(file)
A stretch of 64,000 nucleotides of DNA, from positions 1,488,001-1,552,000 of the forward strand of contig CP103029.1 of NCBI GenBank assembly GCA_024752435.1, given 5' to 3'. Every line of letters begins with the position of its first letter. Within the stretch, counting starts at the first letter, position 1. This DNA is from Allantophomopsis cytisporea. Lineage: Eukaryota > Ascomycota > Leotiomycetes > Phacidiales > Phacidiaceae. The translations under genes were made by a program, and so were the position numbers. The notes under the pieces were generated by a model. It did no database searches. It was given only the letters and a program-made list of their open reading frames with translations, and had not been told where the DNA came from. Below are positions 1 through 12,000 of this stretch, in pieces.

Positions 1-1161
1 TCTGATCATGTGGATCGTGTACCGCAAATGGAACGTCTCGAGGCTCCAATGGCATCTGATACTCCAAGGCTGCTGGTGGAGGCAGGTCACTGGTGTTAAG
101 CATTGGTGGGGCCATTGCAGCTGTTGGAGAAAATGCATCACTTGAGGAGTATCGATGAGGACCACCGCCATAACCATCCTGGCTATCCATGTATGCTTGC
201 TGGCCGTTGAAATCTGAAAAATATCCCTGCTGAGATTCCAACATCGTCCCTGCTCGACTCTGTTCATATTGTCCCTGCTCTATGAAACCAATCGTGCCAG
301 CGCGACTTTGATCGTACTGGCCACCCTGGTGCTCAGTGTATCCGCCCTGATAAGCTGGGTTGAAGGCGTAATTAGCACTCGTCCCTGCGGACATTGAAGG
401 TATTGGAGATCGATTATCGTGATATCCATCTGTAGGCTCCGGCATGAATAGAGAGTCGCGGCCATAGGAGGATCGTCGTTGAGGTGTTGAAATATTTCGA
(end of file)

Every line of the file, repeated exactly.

A stretch of 64,000 nucleotides of DNA, from positions 1,488,001-1,552,000 of the forward strand of contig CP103029.1 of NCBI GenBank assembly GCA_024752435.1, given 5' to 3'. Every line of letters begins with the position of its first letter. Within the stretch, counting starts at the first letter, position 1. This DNA is from Allantophomopsis cytisporea. Lineage: Eukaryota > Ascomycota > Leotiomycetes > Phacidiales > Phacidiaceae. The translations under genes were made by a program, and so were the position numbers. The notes under the pieces were generated by a model. It did no database searches. It was given only the letters and a program-made list of their open reading frames with translations, and had not been told where the DNA came from. Below are positions 1 through 12,000 of this stretch, in pieces.

Positions 1-1161
1 TCTGATCATGTGGATCGTGTACCGCAAATGGAACGTCTCGAGGCTCCAATGGCATCTGATACTCCAAGGCTGCTGGTGGAGGCAGGTCACTGGTGTTAAG
101 CATTGGTGGGGCCATTGCAGCTGTTGGAGAAAATGCATCACTTGAGGAGTATCGATGAGGACCACCGCCATAACCATCCTGGCTATCCATGTATGCTTGC
201 TGGCCGTTGAAATCTGAAAAATATCCCTGCTGAGATTCCAACATCGTCCCTGCTCGACTCTGTTCATATTGTCCCTGCTCTATGAAACCAATCGTGCCAG
301 CGCGACTTTGATCGTACTGGCCACCCTGGTGCTCAGTGTATCCGCCCTGATAAGCTGGGTTGAAGGCGTAATTAGCACTCGTCCCTGCGGACATTGAAGG
401 TATTGGAGATCGATTATCGTGATATCCATCTGTAGGCTCCGGCATGAATAGAGAGTCGCGGCCATAGGAGGATCGTCGTTGAGGTGTTGAAATATTTCGA